MOMENTS

One of the goals I made for the blog this year was to write a post every week – to keep the creative juices flowing, fingers typing, mind working.  Clearly, this is a difficult one for me.  Recently I’ve felt that I just don’t have enough going on or happening in my life to form a post that’s worthy of reading.  My readers want adventure and pictures and excitement, and my days are surrounded by my nieces and nephews, reading easy books, racing last minute to work, and returning home late at night, exhausted and wide awake.  I come to the morning where I told myself I will absolutely blog today and think nothing has happened worth writing about.  I walk away from my computer.  Maybe next week.

I always want to entertain you, make you laugh, make you think, maybe inspire you,  but then I put pressure on having these momentous occasions to refer to, ones that teach lessons or are cause for laughing so hard you get the hiccups.

But it’s time to admit it – my life right now, is simple.

It’s beautifully and perfectly simple – full of the most monumentally simple things.

I’ve had the travel bug for a bit now, tugging at me to set everything aside and GO. Go somewhere, anywhere.

I want to see all the places I’ve never been.  I want to breathe that air and swim in that culture and explore everything that makes others lives what mine is now.  What do other’s lives look like when it’s “simple”?

I have friends that are spending the summer travelling through Europe.  Others who are planning weeks later this summer for epic road trips and adventures in South America.  I see on Instagram and Facebook pictures of moments that are life-changing, soul-bursting, heart-wrenching.  It makes me want to leave even more.

It also makes me think of all these beautiful, small moments in my life now with less gratitude.  How often do we compare our lives with those we see online?

I don’t want to do that.  I want to see these pictures and find inspiration and encouragement, yes, but not a means to belittle my own life.

So today I’m thinking of the small moments the past few weeks, because they’ve added heaps of joy to my life.

Like last night, when I sat around the table with my parents, three of my sisters, and my boyfriend, with candles lit and wine open and kids’ happy shouts coming from the basement.  Phones were set aside as we sat and talked late into the evening.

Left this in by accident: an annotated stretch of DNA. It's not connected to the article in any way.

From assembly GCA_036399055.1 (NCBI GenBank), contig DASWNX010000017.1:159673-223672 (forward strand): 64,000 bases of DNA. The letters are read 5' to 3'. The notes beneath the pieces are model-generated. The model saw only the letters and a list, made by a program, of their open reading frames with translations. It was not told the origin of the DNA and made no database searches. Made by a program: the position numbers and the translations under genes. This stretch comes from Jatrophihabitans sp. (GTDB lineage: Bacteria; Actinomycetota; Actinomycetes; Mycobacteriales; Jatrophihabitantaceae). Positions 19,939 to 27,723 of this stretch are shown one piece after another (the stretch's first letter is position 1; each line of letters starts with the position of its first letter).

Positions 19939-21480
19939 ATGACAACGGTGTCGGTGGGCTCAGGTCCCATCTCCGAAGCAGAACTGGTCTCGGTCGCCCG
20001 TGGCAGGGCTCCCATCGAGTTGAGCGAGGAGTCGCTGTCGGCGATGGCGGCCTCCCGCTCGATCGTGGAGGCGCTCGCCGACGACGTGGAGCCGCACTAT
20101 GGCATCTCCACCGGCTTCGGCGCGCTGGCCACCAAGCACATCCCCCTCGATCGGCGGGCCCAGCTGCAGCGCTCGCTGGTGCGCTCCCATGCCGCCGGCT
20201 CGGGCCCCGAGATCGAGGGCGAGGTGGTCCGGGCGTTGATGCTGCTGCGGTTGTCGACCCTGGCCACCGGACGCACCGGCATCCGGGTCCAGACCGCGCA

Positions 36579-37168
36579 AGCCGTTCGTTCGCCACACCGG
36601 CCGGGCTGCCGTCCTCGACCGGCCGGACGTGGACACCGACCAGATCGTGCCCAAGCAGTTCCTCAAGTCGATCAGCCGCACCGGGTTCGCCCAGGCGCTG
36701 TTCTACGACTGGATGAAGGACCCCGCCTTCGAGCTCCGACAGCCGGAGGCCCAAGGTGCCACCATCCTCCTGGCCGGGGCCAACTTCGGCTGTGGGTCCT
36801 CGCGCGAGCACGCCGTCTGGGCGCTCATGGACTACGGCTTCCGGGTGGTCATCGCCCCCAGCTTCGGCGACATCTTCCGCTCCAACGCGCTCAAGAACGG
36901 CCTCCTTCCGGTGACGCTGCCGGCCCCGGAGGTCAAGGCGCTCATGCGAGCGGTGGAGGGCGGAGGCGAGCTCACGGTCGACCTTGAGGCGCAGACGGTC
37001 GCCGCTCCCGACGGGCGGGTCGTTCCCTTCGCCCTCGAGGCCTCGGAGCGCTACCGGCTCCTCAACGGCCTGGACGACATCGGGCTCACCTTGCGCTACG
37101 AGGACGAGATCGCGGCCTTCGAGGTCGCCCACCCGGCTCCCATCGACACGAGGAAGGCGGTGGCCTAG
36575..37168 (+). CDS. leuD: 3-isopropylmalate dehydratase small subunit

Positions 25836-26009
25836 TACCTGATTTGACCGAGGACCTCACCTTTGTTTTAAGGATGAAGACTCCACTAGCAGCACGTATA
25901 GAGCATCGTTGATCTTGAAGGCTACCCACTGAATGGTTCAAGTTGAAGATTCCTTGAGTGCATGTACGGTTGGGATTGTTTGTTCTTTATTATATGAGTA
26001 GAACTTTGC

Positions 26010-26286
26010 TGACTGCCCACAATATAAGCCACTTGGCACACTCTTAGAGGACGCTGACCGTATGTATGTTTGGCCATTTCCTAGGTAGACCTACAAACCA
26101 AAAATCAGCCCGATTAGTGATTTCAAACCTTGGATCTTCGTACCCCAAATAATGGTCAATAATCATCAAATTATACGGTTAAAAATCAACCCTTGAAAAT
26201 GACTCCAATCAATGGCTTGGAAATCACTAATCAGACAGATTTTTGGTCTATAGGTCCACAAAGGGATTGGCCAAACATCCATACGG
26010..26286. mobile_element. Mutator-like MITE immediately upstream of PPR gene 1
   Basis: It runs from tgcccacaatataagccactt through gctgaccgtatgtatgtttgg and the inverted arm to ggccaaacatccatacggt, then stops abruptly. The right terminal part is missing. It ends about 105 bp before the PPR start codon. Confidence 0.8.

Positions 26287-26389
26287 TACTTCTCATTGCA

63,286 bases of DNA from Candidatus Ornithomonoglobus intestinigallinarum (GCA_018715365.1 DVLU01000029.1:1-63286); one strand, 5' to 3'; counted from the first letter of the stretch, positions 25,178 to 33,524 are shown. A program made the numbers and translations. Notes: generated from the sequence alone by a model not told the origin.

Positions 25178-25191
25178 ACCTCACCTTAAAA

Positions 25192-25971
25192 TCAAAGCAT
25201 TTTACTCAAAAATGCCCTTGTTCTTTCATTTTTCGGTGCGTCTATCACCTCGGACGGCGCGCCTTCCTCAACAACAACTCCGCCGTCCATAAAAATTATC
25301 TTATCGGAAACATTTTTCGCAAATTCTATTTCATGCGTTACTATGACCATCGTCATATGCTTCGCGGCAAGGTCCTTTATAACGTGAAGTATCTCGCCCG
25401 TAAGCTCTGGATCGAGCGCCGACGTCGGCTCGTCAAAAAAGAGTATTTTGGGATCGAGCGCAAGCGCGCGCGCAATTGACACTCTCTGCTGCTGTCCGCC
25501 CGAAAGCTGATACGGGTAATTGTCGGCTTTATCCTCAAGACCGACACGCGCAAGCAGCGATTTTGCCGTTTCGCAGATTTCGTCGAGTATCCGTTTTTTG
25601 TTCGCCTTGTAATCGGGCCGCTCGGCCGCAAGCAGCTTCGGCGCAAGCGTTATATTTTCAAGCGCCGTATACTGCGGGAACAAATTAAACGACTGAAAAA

Or the other day, when my three-year-old nephew jumped on my lap and asked me to look out the window with him.  He pointed out trees and puddles and flowers and then we laid our heads on the back of the couch looking at each other.  He was looking not into my eyes but all over my face and I asked him, “What are you looking at, D?”  I was certain his stare was aimed at a zit of blemish, an imperfection I should be more aware of.

“Your face,” he responded, “it’s so pretty.”

He popped his head up, ready to jump off the couch before he paused and said, “Or do you like awesome better?” and then leapt away with a squeal before I could answer.

I think of this moment at work the other day, while I set up the restaurant.

My boss and I had gotten into a couple small arguments recently that made me sad and frustrated, and I was declining into a period of desperation to leave.  That day, I was setting up in the dining room whem my boss pulled out a chair and asked, “Hannah, are you okay?  I’ve been noticing lately that maybe you aren’t as happy here as you used to be, and I want to make sure that we do our job to keep you happy.”

I scrambled for words – I could have said a million of them, and responded, “I have my ups and downs, but I’m happy.”

He paused, maybe also searching through millions of his own words before saying, “I think you carry a lot of the spirit in this place, Hannah.  I truly think that.”